Key Points about Minimally Invasive Mitral Valve Repair

  • Minimally invasive mitral valve repair includes a new set of approaches to repairing a damaged mitral valve, that tend to have shorter recovery times, fewer complications, and leave fewer visible scars.
  • Most people who need repair in a damaged mitral valve are eligible for this procedure.
  • Like many cardiac procedures, risks from minimally invasive mitral valve repair may include blood clotting, bleeding, infection, heart arrhythmia and stroke.
  • Ask your Bon Secours Mercy Health doctor about minimally invasive options for cardiac procedures.

Overview

A new set of minimally invasive approaches to repairing damaged mitral valves are growing in popularity. Unlike traditional methods of repairing the mitral valve, which involve cutting through the breastbone, minimally invasive repair methods require much smaller incisions, and leave the breastbone intact.

When a mitral valve is functioning correctly, it allows oxygen-rich blood from the lungs to enter the main pumping chamber of the heart, while preventing that blood from moving back to the lungs. When the valve becomes somehow damaged, blood begins to flow back in the direction of the lungs, requiring mitral valve repair or replacement.

Minimally invasive mitral valve repair is increasingly favored over standard open-chest repair methods due to the new procedures’ shorter recovery time, decreased pain and scarring, and lower risk of complications.

 

About minimally invasive mitral valve repair

Minimally invasive mitral valve repair is a treatment for mitral regurgitation or insufficiency. In this procedure, existing tissues from the mitral valve are reconstructed to restore proper function to the valve.

Minimally invasive mitral valve repair can be performed with a robotic device, or with other special instruments held by the surgeon.

Candidates for minimally invasive mitral valve repair

Most patients with a damaged mitral valve are eligible for minimally invasive mitral valve repair--particularly if mitral valve disease is the only cardiac issue present. Your will offer guidance as to which treatment option is best for you.

Expectations for minimally invasive mitral valve repair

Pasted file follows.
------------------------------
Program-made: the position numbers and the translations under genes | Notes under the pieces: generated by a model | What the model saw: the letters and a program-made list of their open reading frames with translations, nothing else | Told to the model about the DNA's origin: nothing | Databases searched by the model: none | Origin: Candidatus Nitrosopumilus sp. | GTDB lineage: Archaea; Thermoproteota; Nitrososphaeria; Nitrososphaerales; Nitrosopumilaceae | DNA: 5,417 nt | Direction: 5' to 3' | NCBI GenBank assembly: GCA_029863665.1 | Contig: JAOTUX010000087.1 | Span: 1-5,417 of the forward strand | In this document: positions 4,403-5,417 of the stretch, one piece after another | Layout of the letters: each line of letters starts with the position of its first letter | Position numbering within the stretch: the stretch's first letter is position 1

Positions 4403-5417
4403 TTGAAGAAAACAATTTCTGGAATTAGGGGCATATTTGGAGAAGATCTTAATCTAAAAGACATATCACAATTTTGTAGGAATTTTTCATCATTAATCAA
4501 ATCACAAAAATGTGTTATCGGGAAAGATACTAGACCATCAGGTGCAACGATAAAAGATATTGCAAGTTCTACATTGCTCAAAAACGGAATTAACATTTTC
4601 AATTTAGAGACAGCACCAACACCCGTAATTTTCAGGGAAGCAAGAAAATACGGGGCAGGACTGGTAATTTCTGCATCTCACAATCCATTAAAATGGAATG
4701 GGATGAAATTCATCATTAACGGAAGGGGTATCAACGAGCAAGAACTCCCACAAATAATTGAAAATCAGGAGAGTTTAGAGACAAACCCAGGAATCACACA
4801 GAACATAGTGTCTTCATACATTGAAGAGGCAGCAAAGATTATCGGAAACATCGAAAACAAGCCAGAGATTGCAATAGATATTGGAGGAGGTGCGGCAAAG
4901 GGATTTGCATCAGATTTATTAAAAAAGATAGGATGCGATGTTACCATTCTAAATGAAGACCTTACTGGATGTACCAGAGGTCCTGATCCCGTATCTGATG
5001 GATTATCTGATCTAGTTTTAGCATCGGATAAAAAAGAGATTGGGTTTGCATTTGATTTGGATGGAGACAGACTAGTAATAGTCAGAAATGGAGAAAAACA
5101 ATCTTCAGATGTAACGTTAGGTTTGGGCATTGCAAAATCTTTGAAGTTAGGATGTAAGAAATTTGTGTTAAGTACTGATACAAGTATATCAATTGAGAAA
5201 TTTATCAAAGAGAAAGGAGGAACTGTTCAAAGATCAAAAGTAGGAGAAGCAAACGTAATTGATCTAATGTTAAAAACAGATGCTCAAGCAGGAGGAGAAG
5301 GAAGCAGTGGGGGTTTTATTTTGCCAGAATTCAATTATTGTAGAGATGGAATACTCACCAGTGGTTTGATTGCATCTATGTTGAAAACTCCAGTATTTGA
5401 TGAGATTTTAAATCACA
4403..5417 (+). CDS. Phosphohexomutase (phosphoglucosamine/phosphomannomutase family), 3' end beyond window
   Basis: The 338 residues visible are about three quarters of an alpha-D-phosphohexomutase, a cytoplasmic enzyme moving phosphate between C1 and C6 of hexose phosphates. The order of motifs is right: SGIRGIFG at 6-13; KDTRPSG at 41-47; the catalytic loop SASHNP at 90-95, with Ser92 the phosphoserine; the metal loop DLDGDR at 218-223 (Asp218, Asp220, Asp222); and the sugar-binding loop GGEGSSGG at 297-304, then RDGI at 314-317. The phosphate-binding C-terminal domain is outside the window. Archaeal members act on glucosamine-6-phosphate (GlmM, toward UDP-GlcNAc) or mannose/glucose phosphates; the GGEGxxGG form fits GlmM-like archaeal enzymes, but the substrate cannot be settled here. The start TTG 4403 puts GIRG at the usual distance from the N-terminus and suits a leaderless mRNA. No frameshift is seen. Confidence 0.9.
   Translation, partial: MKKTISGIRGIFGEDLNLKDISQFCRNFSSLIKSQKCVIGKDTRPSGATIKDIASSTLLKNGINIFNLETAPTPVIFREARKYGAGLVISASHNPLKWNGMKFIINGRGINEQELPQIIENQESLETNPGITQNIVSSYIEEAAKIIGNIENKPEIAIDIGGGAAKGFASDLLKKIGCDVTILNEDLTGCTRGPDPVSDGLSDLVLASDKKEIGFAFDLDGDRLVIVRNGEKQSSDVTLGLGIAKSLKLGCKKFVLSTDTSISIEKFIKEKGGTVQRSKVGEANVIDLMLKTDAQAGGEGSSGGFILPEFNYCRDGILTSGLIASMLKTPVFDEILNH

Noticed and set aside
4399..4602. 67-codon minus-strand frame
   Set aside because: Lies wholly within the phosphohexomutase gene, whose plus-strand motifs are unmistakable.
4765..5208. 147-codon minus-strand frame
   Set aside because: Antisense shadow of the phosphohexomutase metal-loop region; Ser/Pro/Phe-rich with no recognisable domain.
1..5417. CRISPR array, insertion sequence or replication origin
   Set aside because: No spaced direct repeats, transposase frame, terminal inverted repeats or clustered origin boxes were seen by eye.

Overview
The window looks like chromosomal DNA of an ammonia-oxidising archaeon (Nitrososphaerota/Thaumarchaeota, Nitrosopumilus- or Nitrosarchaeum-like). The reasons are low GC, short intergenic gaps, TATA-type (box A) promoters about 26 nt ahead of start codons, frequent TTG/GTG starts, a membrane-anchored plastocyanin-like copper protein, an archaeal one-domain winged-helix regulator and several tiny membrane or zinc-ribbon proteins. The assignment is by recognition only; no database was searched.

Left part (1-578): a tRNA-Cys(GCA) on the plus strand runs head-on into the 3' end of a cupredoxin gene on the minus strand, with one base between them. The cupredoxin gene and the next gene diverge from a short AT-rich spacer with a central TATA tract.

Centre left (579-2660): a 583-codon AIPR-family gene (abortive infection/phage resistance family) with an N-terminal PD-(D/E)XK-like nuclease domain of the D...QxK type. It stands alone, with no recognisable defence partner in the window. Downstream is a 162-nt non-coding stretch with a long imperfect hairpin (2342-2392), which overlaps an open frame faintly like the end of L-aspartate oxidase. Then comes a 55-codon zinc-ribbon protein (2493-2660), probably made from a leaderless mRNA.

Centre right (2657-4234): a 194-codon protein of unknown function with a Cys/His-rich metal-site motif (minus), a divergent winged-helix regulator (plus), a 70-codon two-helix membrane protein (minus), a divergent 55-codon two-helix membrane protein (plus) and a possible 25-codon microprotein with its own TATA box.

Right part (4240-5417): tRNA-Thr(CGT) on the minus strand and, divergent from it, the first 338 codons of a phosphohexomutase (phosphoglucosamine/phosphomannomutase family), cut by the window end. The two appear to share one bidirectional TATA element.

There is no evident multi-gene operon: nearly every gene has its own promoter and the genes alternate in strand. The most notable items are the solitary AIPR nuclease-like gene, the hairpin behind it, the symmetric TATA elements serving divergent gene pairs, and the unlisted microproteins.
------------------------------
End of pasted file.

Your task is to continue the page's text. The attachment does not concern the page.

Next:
About seven days before your scheduled procedure, your doctor will likely have you come in for tests such as blood work.

On the day of your procedure, you can expect to receive anesthesia from an experienced cardiothoracic anesthesiologist.

After the procedure, you will be sent to the ICU overnight, where your heart function will be monitored. You will then be transferred to a normal hospital room, where you will likely recover for two to three more days.

To lower your risk of stroke, your doctor will prescribe blood-thinning medications for three months following the procedure. Your doctor will also recommend maintaining a healthy diet, staying physically active and refraining from smoking tobacco, to promote recovery and heart health.

Before treatment, your doctor will provide you with a detailed outline of what to expect leading up to, during, and after your procedure.

Benefits of minimally invasive mitral valve repair

Benefits of minimally invasive mitral valve repair over traditional open-chest procedures may include:

  • Less postoperative pain
  • Faster recovery time
  • Shorter stay in hospital
  • Decreased risk of complications, including atrial fibrillation and scarring
  • Decreased scarring
  • The ability to undergo multiple procedures at once

Risks of minimally invasive mitral valve repair

Undergoing any surgery comes with its risks. Possible risks from minimally invasive mitral valve repair may include:

  • Blood clotting
  • Bleeding
  • Infection
  • Heart arrhythmia
  • Stroke
  • Death

Recovery from minimally invasive mitral valve repair

After receiving this procedure, most patients recover in the hospital for three or four days. Patients can generally begin to participate in activities such as athletics and operating vehicles again after only one to two weeks--compared to six to eight weeks with traditional open-chest heart procedures.